British author JK Rowling – best known for her “Harry Potter” series of children’s novels – tweeted her objection to a BBC report on the number of posts on Twitter comparing Donald Trump to the fictional villain Voldemort. Known as the “Dark Lord,” Voldemort first appeared in “Harry Potter and the Philosopher's Stone,” which was released in 1997. Of the comparison, Rowling said in a tweet that “Voldemort was nowhere near as bad.”
Trump came in for widespread criticism on December 8 by calling for a “total and complete shutdown” of America’s borders to Muslims, following the deadly San Bernardino terrorist attack. In the past, Trump called for surveillance of mosques and claimed Muslims in New Jersey cheered the 9/11 terrorist attacks.
Rowling’s tweet was greeted with delight by her fans. Some of them sought to defend the Voldemort character. Some instead compared Trump to the character Dolores Umbridge, the fictional Professor of Defence against the Dark Arts at the Hogwarts academy for wizards. The Umbridge character, in Rowling’s books, was an employee of the Ministry of Magic who likes to torture children.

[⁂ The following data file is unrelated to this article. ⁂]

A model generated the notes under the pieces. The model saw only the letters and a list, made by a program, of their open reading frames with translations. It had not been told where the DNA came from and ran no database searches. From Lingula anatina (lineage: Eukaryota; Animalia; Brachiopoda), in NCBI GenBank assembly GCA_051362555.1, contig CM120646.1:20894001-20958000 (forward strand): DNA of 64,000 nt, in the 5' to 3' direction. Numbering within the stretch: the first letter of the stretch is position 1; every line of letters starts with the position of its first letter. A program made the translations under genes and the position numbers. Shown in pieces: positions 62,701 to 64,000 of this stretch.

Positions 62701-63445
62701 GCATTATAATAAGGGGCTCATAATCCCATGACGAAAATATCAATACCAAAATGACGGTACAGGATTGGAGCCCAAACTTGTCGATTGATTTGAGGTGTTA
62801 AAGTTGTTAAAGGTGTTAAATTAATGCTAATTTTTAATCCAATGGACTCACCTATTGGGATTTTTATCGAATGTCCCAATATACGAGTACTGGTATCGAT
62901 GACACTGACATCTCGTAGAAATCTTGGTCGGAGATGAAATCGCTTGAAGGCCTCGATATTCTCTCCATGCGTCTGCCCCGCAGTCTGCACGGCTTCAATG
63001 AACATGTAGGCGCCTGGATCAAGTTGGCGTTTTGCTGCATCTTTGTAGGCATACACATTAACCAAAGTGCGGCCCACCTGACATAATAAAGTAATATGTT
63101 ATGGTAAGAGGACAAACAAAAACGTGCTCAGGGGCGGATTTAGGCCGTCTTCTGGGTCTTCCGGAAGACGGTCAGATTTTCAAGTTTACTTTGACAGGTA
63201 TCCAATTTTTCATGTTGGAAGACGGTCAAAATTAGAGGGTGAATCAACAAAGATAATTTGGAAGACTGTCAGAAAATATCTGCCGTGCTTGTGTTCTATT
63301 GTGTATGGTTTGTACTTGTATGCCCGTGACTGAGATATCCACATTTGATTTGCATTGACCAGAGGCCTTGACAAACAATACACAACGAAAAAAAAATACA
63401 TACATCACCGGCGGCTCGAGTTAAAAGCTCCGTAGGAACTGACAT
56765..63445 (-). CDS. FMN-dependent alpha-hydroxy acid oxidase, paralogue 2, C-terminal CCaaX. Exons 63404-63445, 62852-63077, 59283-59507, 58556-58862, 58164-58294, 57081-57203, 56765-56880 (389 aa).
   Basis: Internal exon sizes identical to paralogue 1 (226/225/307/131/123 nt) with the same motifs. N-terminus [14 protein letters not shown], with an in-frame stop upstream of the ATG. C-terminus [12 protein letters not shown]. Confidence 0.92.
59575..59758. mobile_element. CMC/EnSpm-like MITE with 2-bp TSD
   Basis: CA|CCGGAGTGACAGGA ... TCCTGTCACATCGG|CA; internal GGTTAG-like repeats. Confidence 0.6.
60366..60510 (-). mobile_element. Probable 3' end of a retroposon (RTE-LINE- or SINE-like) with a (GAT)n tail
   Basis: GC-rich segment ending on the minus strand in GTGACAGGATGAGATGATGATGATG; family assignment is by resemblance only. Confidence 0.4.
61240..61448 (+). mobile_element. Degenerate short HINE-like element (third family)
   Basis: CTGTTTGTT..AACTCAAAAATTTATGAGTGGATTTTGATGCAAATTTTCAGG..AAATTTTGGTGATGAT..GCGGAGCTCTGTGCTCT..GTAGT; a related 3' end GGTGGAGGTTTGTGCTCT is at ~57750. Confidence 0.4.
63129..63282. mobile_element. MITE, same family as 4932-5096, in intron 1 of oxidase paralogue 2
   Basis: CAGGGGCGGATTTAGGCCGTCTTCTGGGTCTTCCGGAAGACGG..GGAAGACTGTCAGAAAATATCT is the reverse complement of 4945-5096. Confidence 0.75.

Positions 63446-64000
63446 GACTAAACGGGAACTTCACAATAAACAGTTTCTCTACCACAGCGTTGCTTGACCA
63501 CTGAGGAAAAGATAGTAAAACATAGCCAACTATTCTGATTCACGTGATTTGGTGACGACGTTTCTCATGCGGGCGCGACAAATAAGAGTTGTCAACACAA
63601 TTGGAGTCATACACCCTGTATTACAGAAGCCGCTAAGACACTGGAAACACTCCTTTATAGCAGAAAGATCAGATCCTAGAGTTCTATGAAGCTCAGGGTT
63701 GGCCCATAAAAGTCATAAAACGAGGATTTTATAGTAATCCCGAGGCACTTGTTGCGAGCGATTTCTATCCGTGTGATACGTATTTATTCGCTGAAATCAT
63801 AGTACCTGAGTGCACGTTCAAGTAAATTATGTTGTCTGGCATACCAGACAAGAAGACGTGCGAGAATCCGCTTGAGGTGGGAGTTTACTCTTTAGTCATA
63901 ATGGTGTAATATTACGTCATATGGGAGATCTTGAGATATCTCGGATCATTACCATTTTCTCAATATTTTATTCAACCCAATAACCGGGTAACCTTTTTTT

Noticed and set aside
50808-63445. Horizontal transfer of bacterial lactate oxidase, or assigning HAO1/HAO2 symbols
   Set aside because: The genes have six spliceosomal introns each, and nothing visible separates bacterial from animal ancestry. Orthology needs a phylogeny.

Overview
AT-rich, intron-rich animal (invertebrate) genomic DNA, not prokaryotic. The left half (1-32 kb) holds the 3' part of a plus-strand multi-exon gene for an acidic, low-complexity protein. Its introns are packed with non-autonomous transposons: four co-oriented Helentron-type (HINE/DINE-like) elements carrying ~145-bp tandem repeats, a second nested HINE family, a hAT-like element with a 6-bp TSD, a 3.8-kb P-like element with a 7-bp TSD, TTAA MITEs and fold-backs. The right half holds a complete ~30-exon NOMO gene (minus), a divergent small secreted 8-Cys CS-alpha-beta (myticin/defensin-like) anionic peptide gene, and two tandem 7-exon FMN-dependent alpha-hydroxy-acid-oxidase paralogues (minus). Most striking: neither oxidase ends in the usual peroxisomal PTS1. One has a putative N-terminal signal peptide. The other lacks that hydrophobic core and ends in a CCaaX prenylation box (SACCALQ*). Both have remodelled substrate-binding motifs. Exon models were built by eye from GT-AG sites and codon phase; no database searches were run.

Trump’s latest comments were slammed by establishment Republicans. Among them is fellow Republican candidate Jeb Bush, who called him “unhinged.” Other Republicans critical of Trump were RNC Chairman Reince Priebus and former Vice President Dick Cheney.
Another author used expletives to condemn Trump and his statements. In November, Man Booker winner Marlon James described Trump as a “s**t stain on the butt crack of the universe.” James is a native of Jamaica who teaches literature at Macalester College in St. Paul MN. At an event sponsored by UK newspaper "The Guardian," James asked “What else does he have to do to be called a Nazi?” “He’s attacked everybody. He’s just attacked the disabled; what next, bring back eugenics?”



Remains of WW2 pilot found on the bottom of Pacific Ocean

U.S. Navy personnel have discovered the remains of an American aviator who was shot down in combat over the Pacific Ocean in 1944. A team aboard USNS ...


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Spero News editor Martin Barillas is a former US diplomat, who also worked as a democracy advocate and election observer in Latin America. His first novel 'Shaken Earth', is available at Amazon.

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